The old adage declares that “music is life.” For the gentlemen of D.C. band Soft Complex, that holds especially true.
When the foursome aren’t spending time together rehearsing or playing out, you can generally find them working hard at their day jobs — all in some aspect of the music industry. Vocalist Shane German and drummer Rich Dejong work for music royalties companies, bassist Mike Harbin works in CD duplication and guitarist Chris Connelly works in publicity.
“Everyone tries to keep their music lives and their professional lives separate,” Connelly says. He notes however that they have all learned more than a few lessons about the business that they’ve been able to apply to their band — even if those lessons have sometimes made the industry seem all the more daunting.
“In some respects you see the number of bands out there and the money involved. The scale of the music business is mind boggling,” Connelly says. “Along with that though we’ve learned lessons of what to do and what not to do and earned some connections along the way.”
The climb to success in the music industry might appear more daunting if the band was dead set at hitting it big with a record deal. According to Connelly, however, that goal would be more or less a happy side effect of the main reason they continue to play together.
“We do this for fun first and foremost,” he says. “We treat it seriously and professionally, but I wouldn’t say that our goal is to ‘make it.’ At this point, our goal is to creat something we like and are proud of. We use this as a creative outlet.”
The creative side is certainly high for those in the band, as they all hail from different musical backgrounds. Harbin played in punk bands typical of the late ’80s – ’90s D.C. scene, spending time with J. Robbins of Jawbox, Burning Airlines and Channels fame. Dejong has played with “spacy-rock” band Phaser and funk-rock group Baby Fat. Connelly grew up playing the sax and listening to John Coltrane and Charlie Parker before getting into the grunge phase with the majority of his generation. The last group that German fronted was a rockabilly band.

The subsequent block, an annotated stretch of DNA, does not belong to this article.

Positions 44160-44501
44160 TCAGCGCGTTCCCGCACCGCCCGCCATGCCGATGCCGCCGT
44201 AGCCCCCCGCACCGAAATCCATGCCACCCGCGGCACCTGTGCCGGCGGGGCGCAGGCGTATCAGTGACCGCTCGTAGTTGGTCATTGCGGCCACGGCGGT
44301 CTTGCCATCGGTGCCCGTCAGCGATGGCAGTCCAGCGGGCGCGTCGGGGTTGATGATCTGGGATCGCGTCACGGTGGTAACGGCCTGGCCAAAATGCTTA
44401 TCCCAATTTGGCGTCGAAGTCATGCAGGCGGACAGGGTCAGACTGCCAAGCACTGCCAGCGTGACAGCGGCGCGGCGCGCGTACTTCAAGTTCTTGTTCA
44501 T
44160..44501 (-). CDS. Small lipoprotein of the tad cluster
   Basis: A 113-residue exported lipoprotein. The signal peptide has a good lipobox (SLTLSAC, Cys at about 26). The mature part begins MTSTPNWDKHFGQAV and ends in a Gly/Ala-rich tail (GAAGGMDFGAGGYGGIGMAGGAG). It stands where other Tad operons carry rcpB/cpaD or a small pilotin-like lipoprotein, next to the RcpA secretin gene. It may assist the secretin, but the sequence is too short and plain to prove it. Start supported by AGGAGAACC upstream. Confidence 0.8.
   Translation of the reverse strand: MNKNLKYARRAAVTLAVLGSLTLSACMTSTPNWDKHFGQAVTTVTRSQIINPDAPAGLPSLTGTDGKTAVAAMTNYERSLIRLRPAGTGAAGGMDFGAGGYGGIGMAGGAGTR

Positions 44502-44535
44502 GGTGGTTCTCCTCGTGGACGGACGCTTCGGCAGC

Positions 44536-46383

Combined under the Soft Complex monicker though, the collective effort falls under more of a dance-emo header. Of course, even their EP, Barcelona, sports a number of different looks. The album features three songs, “Beat the Chill,” “Sad Note” and the title track, “Barcelona,” as well as a remix of “Sad Note” and two remixes each of “Barcelona” and “Beat the Chill” that fit into the dance halls and rap realm.
“It’s hard. We write slowly, figuring out how to best meld things together,” Connelly says. “But it’s also fun. It’s why I play music in a band. You’ll see something that you might never have known was there if you had just [written and played] it individually.
“At times this band is frustrating since it takes a lot of time to do what we’ve done much faster before [with other bands], but I’ve grown a lot. I have a much broader conception of how to work in a band and come up with a music that’s your own.”
The group is currently set to kick out its original jams on a full-length album in the coming months. They’re in the process now of picking the studio and prepping their material for what Connelly thinks should be a 10-14 song effort.
“I think being a studio band is really fun,” Connelly says. “You get to actually hear what you’re doing. You’re not so busy playing that you can’t critique what you’re doing.
Connelly and his mates will get a chance to share some of those new tracks with concertgoers at Saturday’s (Sept. 8) late show sponsored by DCist at 9:30 Club with Georgie James, The Dance Party and DJ Will Eastman. Tickets are $10 and doors open at 11 p.m.
• For more information on Soft Complex, visit www.softcomplexmusic.com.